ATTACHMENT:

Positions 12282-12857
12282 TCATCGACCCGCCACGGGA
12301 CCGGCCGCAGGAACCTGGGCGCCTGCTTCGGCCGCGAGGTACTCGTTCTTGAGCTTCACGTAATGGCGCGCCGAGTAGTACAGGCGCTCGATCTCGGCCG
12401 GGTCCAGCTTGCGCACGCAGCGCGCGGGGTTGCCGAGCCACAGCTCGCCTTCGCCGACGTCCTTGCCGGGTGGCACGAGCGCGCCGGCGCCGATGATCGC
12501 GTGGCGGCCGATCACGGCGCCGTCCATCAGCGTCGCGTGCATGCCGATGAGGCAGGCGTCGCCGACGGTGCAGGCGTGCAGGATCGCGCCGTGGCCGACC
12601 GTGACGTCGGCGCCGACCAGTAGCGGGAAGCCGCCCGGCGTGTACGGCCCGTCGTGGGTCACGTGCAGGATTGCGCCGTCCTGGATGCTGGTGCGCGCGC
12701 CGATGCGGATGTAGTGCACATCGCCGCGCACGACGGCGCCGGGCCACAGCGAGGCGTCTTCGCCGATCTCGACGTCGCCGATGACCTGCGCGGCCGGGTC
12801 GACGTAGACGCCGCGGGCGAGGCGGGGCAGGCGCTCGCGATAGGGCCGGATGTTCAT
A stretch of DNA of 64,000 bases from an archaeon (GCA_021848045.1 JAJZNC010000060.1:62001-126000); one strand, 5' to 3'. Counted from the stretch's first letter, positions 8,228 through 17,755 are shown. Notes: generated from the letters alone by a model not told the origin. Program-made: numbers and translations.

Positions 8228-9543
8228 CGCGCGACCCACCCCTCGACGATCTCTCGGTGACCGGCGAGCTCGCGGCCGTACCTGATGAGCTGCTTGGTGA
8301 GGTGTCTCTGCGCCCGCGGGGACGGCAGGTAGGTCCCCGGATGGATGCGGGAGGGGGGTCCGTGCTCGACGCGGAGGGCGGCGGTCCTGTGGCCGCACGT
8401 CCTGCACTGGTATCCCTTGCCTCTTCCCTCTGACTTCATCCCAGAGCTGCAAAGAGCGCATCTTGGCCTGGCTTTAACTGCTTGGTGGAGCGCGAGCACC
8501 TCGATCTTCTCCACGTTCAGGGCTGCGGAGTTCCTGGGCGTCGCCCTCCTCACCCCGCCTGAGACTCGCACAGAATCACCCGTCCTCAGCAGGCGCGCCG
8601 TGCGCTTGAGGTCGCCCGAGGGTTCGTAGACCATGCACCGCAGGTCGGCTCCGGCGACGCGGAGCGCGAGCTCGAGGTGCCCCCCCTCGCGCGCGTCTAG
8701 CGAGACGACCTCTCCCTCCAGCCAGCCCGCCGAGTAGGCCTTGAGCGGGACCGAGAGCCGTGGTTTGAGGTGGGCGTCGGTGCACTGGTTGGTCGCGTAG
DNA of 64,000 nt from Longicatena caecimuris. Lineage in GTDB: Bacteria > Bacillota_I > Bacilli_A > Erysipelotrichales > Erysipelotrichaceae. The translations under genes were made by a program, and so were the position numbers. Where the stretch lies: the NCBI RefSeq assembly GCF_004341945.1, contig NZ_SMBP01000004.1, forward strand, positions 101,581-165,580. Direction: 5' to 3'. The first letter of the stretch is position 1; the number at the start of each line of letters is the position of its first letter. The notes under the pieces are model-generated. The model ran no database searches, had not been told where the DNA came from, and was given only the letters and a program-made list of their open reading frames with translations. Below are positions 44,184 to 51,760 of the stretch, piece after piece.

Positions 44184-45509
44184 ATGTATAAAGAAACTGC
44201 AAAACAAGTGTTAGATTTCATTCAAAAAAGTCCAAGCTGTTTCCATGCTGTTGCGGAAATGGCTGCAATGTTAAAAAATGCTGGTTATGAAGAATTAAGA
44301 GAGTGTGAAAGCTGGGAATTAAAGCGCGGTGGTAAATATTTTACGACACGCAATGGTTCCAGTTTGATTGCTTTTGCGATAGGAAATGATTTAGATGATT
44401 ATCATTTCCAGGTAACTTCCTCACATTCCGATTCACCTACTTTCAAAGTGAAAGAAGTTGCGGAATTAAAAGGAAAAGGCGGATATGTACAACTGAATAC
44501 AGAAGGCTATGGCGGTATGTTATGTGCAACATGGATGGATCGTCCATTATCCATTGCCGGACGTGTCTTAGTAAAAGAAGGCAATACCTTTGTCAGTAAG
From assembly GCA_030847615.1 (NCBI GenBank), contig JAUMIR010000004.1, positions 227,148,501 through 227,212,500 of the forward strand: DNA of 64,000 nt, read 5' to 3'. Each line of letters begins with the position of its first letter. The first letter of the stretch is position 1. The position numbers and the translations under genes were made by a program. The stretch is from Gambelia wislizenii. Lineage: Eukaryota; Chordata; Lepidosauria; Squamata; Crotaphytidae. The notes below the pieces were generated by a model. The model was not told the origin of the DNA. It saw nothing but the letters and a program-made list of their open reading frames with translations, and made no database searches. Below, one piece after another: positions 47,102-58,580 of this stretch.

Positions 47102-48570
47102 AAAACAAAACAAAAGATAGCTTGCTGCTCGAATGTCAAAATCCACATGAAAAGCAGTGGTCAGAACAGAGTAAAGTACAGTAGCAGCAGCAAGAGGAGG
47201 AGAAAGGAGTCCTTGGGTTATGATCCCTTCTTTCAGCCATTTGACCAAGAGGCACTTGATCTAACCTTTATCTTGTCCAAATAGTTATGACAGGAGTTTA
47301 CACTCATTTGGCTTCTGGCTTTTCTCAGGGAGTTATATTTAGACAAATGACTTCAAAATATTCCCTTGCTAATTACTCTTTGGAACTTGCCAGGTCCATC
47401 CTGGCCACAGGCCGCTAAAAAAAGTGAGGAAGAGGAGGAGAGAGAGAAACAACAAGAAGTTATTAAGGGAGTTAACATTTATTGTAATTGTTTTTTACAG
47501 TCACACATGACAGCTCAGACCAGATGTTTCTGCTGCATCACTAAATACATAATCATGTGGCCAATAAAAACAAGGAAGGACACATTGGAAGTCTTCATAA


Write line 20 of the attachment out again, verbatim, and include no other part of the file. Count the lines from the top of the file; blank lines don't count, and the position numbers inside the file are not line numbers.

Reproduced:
44201 AAAACAAGTGTTAGATTTCATTCAAAAAAGTCCAAGCTGTTTCCATGCTGTTGCGGAAATGGCTGCAATGTTAAAAAATGCTGGTTATGAAGAATTAAGA